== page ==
“What's most discouraging is the national issues related to PPE and ventilators,” said Dr. Emmy Betz, an emergency room physician at University of Colorado School of Medicine. “I didn't think that, in my medical career, I'd hear of colleagues (elsewhere, not at UCHealth) wearing ski goggles and plastic bags.”
Still, Colorado’s figures for hospitalizations and deaths have not approached the sort of sharp growth, or a doubling over just a few days, witnessed in other communities, like New York or New Orleans.
Anecdotally, frontline providers and hospital managers say they too see encouraging signs.
Dave Ressler, who leads a hospital in one of the ski country communities hardest hit early on, Aspen and Pitkin County, said the number of patients being admitted for symptom management, and being referred to a respiratory evaluation, were at manageable levels.
“This is good news,” he said.
A few weeks ago, Aspen had the most cases in the state, and the county has had some of the state’s highest rates.
“We believe that the mitigation and now suppression efforts by the community, and as a state, are indeed flattening the curve," Ressler said. "We are encouraged that we can see a path through this viral outbreak without our resources being overwhelmed. That was and remains the goal.”
Rural facilities, with fewer staff and resources, are at higher risk of being overrun. But so far, many appear to be weathering the COVID storm, while warily eyeing their balance sheets.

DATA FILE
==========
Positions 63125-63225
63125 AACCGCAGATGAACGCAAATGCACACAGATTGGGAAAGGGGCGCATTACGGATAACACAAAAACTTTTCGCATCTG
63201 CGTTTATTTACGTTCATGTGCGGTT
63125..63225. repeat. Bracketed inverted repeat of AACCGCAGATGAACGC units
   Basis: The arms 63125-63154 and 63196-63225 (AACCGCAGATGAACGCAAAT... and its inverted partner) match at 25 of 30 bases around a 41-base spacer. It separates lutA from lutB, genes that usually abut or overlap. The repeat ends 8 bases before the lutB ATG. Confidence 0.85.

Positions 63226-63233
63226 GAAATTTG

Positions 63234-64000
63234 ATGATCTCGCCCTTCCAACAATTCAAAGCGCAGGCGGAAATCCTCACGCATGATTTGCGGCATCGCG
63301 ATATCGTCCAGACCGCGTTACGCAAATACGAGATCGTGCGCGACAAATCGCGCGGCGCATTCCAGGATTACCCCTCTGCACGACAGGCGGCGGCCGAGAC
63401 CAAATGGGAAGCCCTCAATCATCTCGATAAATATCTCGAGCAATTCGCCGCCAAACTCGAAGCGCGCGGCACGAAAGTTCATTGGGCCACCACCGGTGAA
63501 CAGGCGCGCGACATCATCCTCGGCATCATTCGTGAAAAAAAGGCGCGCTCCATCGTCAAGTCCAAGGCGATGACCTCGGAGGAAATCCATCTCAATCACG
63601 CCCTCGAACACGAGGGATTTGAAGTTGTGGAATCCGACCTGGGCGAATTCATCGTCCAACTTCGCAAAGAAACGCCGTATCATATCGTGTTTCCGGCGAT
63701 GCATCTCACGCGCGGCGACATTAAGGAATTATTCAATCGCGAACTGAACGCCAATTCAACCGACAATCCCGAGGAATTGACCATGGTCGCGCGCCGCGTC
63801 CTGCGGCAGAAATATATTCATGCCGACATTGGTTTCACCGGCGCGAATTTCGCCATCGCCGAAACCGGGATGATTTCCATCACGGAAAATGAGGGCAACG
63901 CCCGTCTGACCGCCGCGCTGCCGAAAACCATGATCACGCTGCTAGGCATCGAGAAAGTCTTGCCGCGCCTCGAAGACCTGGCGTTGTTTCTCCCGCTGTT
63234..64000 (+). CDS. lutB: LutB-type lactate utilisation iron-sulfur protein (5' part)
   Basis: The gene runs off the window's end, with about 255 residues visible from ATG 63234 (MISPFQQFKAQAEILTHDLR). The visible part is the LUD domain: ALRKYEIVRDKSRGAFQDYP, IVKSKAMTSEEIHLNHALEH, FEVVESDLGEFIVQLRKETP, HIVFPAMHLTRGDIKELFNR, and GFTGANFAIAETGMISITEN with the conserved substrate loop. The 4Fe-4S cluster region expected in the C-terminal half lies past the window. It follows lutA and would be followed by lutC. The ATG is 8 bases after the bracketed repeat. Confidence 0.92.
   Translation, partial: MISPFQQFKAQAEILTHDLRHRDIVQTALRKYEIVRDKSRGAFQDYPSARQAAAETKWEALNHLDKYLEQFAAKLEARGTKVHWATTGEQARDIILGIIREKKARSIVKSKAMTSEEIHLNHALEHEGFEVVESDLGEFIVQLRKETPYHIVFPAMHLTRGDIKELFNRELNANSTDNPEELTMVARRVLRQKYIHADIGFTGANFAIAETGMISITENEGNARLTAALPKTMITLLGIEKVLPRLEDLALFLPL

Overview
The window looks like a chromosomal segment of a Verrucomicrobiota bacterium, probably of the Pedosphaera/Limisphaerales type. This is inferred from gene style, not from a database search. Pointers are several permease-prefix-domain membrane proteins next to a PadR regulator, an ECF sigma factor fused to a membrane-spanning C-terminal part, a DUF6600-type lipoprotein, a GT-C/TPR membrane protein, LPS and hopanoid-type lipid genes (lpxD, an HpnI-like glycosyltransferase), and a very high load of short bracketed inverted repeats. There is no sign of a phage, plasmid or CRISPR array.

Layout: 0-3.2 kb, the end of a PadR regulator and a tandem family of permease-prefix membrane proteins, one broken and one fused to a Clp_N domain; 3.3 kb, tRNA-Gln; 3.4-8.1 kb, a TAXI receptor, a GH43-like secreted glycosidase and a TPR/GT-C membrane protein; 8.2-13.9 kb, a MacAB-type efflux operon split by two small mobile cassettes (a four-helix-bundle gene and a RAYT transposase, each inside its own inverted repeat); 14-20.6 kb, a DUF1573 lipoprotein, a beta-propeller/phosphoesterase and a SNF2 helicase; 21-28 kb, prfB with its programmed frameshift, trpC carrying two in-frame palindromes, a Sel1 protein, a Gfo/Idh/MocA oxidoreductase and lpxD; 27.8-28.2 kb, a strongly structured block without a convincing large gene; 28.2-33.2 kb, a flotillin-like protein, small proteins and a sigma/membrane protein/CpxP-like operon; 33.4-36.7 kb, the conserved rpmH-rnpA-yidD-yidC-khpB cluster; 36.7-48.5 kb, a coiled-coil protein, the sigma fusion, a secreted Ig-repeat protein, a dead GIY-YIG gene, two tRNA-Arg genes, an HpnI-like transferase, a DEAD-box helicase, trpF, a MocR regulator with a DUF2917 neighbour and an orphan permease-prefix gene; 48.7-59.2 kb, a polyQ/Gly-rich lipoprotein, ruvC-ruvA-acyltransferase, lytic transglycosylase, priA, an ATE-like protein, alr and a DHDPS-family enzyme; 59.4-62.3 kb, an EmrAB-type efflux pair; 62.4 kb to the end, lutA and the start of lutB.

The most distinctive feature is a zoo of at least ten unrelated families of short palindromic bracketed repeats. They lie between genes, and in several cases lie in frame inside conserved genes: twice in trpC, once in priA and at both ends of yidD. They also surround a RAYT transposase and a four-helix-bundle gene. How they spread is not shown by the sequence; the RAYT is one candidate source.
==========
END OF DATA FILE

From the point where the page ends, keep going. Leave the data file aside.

“At the moment things are okay,” said Konnie Martin, CEO of San Luis Valley Health in Alamosa.
In the hospital's six-county region, officials had confirmed 17 cases as of Sunday. Six patients were treated at the hospital, one was still there and two were transferred to Front Range hospitals. But the elimination of elective procedures is eating at hospital revenue, said Martin.
“Thus far it doesn’t appear that the federal or state relief efforts will make it to us. We are over 500 employees, so the Payroll Protection Act (passed by Congress) will not help us," she said.
Another hospital administrator, Kevin Stansbury, CEO of Lincoln Community Hospital in Hugo on the eastern plains, said his facility is ready to use excess space for patients moved from urban hospitals if those get hit with a surge.
“Generally we remain ready for the surge,” he said. “We are stressed due to the impending potential surge of patients and by the current loss of revenue related to stopping all elective procedures.”
Dr. Richard Zane, chair of the Department of Emergency Medicine at the University of Colorado School of Medicine, described it “like watching the most slow-motion avalanche that may or may not build momentum.”
“The best way to describe things is that they are eerie,” he said. “We continue to take care of patients who are increasingly sick, although we have not seen the ‘wave’ that NYC or New Orleans have seen and hopefully will not. Although volumes of emergency patients are either not increasing or increasing slowly, the proportion of those patients who are sick with COVID and critically ill increases day to day and the ICUs are getting very full and extremely busy.”
He added that it’s too early to tell if social distancing will have the needed effect. That will come in the coming weeks.